Los Angeles County public health officials confirmed Wednesday that hepatitis A outbreaks last fall hit a popular Mexican restaurant in downtown Los Angeles and a North Hollywood catering company favored by big movie studios.
At La Golondrina on Olvera Street, 15 patrons fell ill after eating there Sept. 14 or 15, said Elizabeth Bancroft, a county medical epidemiologist.
On Oct. 3, Silver Grill Catering served what the county suspects was contaminated baby green lettuce, leaving 19 ill.
Public health officials had for weeks resisted naming the likely sources of some outbreaks, saying it was not necessary because the window for prevention was "long over" by the time the county had traced the illnesses to their point of origin.
However, the agency has been under pressure from some news organizations to disclose more details about the autumn outbreaks, which collectively sickened more than 300 people at various locations in Los Angeles County.
"If we have a few cases and we think it's traceable to a restaurant, but [the infections occurred] six weeks ago and … there's no evidence of continuing problems, what's the benefit" of identifying the restaurant? said Dr. Jonathan Fielding, county public health director. "It may simply be they got a bad head of lettuce."
The county said its inspection of La Golondrina showed that no employees were ill with hepatitis A during the time of infection, and the restaurant's food preparation practices met federal guidelines. Only patrons in the two-day period in September were affected, and by the time the county uncovered the connection in November, it was too late to give anyone a preventive shot of immune globulin, or antibodies to prevent infection.
By contrast, county officials did identify the restaurant when five workers at Café Pinot fell ill with hepatitis A in December because the outbreak was traced in time to give the shots to patrons.
But some patrons of La Golondrina said that they would have preferred to have been notified of the outbreak.
"I would like to have known," said Michael J. Partos, a downtown lawyer. "I wouldn't have eaten there if I knew that they were under a hepatitis investigation."
Marie Tervalon, a customer service representative for the MTA, agreed.
"That was wrong, that was really wrong," she said of the county's resistance to releasing the information. "I guide people all over the place, and this is one of the places I recommend."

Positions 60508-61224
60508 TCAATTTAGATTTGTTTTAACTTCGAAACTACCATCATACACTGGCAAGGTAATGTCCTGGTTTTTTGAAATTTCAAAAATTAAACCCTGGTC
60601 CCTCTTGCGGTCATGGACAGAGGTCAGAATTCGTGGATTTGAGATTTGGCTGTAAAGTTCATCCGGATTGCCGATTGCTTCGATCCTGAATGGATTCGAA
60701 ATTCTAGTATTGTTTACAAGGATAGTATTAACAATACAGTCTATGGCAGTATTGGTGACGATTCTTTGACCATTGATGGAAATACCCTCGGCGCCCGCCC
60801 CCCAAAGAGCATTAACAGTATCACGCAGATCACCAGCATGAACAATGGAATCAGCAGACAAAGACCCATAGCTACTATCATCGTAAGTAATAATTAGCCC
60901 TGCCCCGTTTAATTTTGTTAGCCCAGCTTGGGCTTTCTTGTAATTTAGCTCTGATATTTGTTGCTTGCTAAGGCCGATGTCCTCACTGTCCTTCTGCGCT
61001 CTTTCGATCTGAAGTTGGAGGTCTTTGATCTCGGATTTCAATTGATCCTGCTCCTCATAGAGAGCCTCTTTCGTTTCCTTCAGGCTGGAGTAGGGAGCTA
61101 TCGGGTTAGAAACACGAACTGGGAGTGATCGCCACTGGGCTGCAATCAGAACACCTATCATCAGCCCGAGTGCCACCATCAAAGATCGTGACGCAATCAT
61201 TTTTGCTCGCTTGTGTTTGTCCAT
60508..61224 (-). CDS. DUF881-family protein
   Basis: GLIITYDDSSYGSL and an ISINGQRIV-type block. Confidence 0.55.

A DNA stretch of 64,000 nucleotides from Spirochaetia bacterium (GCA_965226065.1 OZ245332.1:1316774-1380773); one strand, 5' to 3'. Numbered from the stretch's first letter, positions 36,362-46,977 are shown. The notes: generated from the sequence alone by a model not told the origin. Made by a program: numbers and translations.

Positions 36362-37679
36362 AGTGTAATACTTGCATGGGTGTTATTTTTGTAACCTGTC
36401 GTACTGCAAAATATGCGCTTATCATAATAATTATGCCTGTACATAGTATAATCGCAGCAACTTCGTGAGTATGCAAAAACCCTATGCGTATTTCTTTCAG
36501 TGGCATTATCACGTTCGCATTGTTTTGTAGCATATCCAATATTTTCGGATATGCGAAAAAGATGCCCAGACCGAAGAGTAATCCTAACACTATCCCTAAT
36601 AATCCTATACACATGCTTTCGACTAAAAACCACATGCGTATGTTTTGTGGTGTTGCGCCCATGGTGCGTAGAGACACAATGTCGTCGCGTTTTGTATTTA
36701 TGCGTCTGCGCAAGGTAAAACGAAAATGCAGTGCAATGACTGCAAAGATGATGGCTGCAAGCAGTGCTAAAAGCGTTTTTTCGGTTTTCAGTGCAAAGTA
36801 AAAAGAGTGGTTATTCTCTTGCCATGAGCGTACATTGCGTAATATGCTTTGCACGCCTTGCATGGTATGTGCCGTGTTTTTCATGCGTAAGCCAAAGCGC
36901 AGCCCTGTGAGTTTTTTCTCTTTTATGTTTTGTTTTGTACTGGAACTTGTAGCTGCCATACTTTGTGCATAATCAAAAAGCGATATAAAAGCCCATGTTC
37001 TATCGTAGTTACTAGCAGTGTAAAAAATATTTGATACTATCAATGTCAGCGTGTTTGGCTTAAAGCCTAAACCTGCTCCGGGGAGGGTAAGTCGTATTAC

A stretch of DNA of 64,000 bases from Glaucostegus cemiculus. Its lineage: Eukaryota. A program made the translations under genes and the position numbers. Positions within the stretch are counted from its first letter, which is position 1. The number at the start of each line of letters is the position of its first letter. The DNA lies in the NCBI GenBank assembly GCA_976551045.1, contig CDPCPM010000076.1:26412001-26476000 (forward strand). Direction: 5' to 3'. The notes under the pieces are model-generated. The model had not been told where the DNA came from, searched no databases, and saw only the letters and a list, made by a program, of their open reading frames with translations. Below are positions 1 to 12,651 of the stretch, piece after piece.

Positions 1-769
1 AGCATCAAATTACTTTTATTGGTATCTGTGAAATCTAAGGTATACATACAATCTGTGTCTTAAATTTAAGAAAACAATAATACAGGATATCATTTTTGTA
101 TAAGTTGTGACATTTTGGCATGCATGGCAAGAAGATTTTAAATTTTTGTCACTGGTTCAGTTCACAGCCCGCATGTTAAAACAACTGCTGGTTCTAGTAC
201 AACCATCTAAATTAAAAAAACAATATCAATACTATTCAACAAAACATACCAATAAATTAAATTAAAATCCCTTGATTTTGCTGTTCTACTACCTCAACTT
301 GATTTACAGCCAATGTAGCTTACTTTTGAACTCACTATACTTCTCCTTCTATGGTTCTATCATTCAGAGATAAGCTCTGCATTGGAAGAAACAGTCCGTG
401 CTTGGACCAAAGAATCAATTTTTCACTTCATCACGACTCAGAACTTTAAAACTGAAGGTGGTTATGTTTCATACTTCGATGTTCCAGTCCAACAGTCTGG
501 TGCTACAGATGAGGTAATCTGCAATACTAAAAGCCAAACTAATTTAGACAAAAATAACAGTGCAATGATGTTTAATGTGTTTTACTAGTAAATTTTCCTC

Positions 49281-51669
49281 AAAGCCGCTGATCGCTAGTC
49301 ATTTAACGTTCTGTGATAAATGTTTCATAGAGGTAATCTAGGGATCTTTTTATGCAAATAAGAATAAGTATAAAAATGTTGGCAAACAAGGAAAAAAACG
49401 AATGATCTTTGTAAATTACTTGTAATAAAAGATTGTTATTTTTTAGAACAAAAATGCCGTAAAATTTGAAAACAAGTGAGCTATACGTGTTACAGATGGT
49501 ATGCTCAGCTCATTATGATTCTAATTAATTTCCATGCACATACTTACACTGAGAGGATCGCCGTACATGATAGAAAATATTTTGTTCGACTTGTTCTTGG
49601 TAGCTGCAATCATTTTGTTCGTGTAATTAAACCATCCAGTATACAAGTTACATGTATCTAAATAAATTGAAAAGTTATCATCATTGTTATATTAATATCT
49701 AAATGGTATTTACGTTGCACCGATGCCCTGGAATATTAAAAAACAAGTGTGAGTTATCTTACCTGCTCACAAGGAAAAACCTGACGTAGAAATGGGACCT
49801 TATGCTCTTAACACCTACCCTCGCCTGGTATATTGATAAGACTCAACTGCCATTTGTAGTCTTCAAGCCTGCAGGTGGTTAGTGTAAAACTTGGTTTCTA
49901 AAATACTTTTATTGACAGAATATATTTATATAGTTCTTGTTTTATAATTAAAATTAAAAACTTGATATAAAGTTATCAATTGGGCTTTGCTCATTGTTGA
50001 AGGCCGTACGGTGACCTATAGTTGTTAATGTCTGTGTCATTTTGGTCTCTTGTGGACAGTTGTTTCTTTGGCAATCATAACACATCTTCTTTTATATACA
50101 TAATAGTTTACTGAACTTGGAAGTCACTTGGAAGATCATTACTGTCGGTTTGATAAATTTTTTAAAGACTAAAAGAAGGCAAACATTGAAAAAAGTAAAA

Still, the news won't keep Tervalon away. She noted that the restaurant gives MTA employees a 15% discount.
Tervalon's husband, Kenneth, saw no problem with the county's approach.
"Why let anyone know now, if they had cleaned up the problem?" he said. "What do you want them to say? 'We had an outbreak of hepatitis A three weeks ago, but it's OK now?' "
La Golondrina's manager, Almy Leon, said officials had found no fault in the way employees handled food. Although no employees were found to have been ill in September, Leon said, all were recently sent to a clinic to get tested for hepatitis A as a precaution. None tested positive. The inspectors checked everything, Leon said, and "we still have a letter A" health rating from the county. "They didn't find anything wrong with us. Otherwise, we'd be closed right now."
Antoine Mascaro, owner of Silver Grill Catering, said he changed produce suppliers after the county identified contaminated baby green lettuce as the likely source of infection in his company's case. The company also has begun washing bagged lettuce that is labeled pre-washed. Public health officials in December recommended using cool, running water.
Mascaro declined to name the company that had supplied the lettuce.
KTTV-TV Channel 11 first identified the two locations in a report last month.
Hepatitis A cases began to increase significantly in August 2005. From then through December, 344 cases of hepatitis A were confirmed, peaking in November with 113 cases. Before August, the county averaged nine cases a month.
The numbers have declined in recent weeks. There were 43 cases in December and nine in January, although those figures are likely to increase as the county continues to investigate reports of infection.
Fielding said hepatitis A is a particularly difficult disease to monitor, because unlike other food-borne illnesses, it takes several weeks for symptoms to appear after exposure.
Contaminated food often is discarded, and people have a hard time remembering where they ate weeks before.
"In many of the outbreaks of food-borne illnesses, we don't find a definitive source," Fielding said.
In a report to the Board of Supervisors, the county said it had traced other infections during the fall to a downtown communal home that ran a soup kitchen and a drug treatment center.
Hepatitis A is normally spread from person to person through fecal matter. Symptoms include fever, chills, muscle aches, fatigue, jaundice, nausea, vomiting and cramps.
About 7,000 people fall ill with the disease annually in the U.S. While most recover with medical attention, hepatitis A kills about 100 each year.